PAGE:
Devore or Burn-OutThis is a process of etching away/eating away fabric, using a product called Fiber Etch. It will erode fabrics like cotton and silk and will not touch or react with polyester fabrics. For this reason, polyester thread is used to stitch the design so the thread will hold fast and use cotton fabrics for the "to-be-removed" fabric.
Burn-Out - Claire
I drew a leaf and zigzag stitched the edges and veins on the light purple fabric which then became the fabric that was removed behind the stitching. I added a new fabric behind the light purple fabric so that it shows through the now-open leaf.
Burn-Out - Sue
Sue drew her design on the green batik fabric and used a red fabric behind the open design. One of the problems that we encountered with this technique is finding a way to hold the open webbing that you create to the background and Sue solved this by hand stitching the webbing in place with matching thread.This may only make sense if you are working with this technique yourself but it does makes perfect sense.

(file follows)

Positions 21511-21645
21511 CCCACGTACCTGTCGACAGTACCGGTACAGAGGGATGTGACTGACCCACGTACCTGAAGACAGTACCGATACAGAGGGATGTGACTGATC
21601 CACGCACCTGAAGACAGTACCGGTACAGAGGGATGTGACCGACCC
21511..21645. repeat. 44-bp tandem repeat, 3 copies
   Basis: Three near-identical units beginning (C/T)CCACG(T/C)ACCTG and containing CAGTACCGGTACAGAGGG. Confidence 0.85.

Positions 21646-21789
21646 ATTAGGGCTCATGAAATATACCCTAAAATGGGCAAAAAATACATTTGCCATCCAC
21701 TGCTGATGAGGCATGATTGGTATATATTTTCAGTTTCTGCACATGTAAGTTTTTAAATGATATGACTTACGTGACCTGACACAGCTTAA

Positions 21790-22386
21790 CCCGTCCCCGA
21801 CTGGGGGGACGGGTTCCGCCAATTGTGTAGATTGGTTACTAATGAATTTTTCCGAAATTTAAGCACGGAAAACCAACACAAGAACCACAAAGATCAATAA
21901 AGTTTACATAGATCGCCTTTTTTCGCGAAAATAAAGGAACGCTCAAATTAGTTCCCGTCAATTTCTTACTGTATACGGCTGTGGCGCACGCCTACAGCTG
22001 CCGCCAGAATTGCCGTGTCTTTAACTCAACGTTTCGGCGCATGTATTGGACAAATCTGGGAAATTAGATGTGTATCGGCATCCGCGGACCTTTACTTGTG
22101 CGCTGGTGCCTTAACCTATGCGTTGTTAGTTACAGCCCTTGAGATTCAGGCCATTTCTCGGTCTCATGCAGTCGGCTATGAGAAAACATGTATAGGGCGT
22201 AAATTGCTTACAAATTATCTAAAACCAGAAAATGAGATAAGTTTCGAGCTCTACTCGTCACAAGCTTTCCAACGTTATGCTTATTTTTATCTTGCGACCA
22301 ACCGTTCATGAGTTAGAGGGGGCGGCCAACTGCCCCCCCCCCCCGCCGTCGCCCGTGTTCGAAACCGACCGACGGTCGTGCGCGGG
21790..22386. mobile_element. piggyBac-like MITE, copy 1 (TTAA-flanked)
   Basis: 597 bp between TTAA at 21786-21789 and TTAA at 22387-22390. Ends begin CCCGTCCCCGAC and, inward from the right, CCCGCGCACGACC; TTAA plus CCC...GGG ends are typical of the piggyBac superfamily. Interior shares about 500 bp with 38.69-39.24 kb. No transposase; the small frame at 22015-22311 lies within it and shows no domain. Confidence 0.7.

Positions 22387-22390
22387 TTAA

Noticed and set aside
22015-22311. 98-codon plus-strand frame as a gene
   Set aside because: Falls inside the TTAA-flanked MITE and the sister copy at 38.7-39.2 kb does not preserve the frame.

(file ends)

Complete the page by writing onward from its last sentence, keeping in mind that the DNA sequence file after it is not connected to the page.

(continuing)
Burn-Out - Joyce
Instead of drawing my own pattern to burn-out, I found a perfect candidate for this in my stash...a colorless grey flower in a large print. I stitched, as directed, around all the sections using polyester thread, but must not have applied enough of the gel to do a good job. It was very difficult to loosen the fabric from some of the edges, in spite of ironing several times. I ended up snipping away some of the rough spots with scissors. I repeated the flower color and black in the borders, quilted both and added large grey buttons with white button centers, tied together with peach yarn. Thick yarn finishes the outside edge. I think I would like to try this another time using a fabric blend, so the polyester threads remain after the burn-out.